MONTREAL (Reuters) - A large bed with white sheets is a central feature of a new exhibition marking the 40th anniversary of John Lennon and Yoko Ono’s “bed-in” for peace, a week-long protest against the Vietnam War.
Visitors to the Montreal exhibition, “Imagine: The Peace Ballad of John & Yoko,” can lie on the oversized bed, listen to archive interviews and watch clips from the peaceful protest that Lennon and Ono conducted from their bed at the city’s Queen Elizabeth Hotel.
The show, at Montreal’s Museum of Fine Arts, uses videos, sketches, photographs, and an omnipresent soundtrack of music and voices to examine the former Beatle’s “War is Over” campaign and his relationship with Ono.
“We’re coming up to the 40th anniversary of Yoko Ono and John Lennon’s bed-in in Montreal,” museum director Nathalie Bondil told Reuters.
“And reevaluating today what they were doing, we realize that it was not only an extremely radical artistic action...but also something that’s still pertinent in Montreal today to promote that same message of peace and love that John and Yoko were promoting 40 years ago.”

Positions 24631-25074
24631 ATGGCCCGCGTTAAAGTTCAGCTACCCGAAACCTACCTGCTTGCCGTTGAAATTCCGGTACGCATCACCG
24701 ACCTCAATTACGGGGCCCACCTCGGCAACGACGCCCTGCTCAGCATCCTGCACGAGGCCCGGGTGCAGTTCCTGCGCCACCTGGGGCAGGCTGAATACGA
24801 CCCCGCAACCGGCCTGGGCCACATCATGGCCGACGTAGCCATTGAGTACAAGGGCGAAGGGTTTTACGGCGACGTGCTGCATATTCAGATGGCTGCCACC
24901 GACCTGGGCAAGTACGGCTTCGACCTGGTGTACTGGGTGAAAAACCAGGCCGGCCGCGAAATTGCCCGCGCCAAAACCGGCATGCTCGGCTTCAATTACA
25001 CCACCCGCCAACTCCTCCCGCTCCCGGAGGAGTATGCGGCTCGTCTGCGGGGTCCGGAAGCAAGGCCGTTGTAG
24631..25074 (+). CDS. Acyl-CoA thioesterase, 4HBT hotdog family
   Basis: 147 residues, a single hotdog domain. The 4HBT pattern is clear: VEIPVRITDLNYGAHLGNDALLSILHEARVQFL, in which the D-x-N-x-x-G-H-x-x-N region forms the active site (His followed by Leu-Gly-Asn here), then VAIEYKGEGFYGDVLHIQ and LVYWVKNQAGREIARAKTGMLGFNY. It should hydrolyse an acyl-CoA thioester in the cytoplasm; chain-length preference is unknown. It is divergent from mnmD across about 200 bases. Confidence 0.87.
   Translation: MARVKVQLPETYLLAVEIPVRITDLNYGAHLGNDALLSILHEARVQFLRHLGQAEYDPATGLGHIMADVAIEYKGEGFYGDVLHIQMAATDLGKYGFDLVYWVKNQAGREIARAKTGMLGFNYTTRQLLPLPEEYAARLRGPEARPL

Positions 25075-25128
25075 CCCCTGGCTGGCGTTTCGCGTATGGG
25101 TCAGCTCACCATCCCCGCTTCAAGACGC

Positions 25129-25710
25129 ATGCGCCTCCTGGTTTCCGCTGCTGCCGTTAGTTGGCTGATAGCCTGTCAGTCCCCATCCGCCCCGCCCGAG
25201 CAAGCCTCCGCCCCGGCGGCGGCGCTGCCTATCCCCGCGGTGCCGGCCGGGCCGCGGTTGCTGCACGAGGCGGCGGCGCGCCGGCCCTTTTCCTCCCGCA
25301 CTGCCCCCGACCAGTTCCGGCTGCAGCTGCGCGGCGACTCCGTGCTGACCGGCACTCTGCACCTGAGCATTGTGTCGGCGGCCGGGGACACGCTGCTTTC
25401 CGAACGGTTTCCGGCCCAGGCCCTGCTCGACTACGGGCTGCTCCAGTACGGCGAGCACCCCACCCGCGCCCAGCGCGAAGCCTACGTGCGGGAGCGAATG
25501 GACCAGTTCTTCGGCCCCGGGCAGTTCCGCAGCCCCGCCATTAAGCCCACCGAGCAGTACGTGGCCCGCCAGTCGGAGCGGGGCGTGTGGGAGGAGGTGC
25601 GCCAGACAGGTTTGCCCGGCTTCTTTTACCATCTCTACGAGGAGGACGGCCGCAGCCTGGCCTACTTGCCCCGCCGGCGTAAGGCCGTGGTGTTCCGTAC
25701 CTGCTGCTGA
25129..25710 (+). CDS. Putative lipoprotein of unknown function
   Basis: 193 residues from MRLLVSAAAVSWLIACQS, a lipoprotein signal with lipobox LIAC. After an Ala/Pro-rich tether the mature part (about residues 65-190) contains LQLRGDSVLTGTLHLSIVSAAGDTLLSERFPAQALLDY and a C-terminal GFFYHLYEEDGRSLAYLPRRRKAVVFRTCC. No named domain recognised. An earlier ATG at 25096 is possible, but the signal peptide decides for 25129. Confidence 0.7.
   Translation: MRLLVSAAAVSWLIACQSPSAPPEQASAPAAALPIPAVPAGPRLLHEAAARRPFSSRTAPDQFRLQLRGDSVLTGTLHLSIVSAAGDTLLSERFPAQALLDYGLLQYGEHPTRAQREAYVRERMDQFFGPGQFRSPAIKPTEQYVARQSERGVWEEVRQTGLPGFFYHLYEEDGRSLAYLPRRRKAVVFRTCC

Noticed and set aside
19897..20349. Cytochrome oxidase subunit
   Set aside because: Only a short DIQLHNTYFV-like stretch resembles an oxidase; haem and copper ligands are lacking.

Ono, in Montreal for the exhibition’s early April opening, told Canadian and international media that the message from her 1969 protest with Lennon remained relevant.
“Thank you for making such a grand statement on world peace with your museum show, at this time when it is very, very much needed,” she said, her black silhouette standing out against the exhibit’s white surroundings.
Lennon, who was shot to death in New York in 1980, took his 1969 bed-in protest to Montreal from Amsterdam after it became clear he would be denied entry to the United States.
He and Ono checked into Room 1742 at the hotel on May 26, and stayed in bed for a week. On June 1st, they recorded the single “Give Peace a Chance” from the hotel room, accompanied, among others, by members of the local Hare Krishna temple.
The exhibition, which closes on June 21, showcases works of art by Lennon and Ono as well as more recent, interactive installations on the theme of peace, and on the context behind the Vietnam-era peace protest.
“It brings us back to a time which the baby-boomers experienced with intensity. It was a wonderful era,” Yves Robichon of Montreal said as he looked at archive photos of the couple’s stay.
Jerry Gruia, another visitor, said the art works by Lennon and Ono, were a welcome addition.
“I never realized that she was a talent unto herself, that’s a surprise,” he said. “I also never realized that he was such a good artist. Some of these pieces, these sketches, are wonderful.”
Editing by Janet Guttsman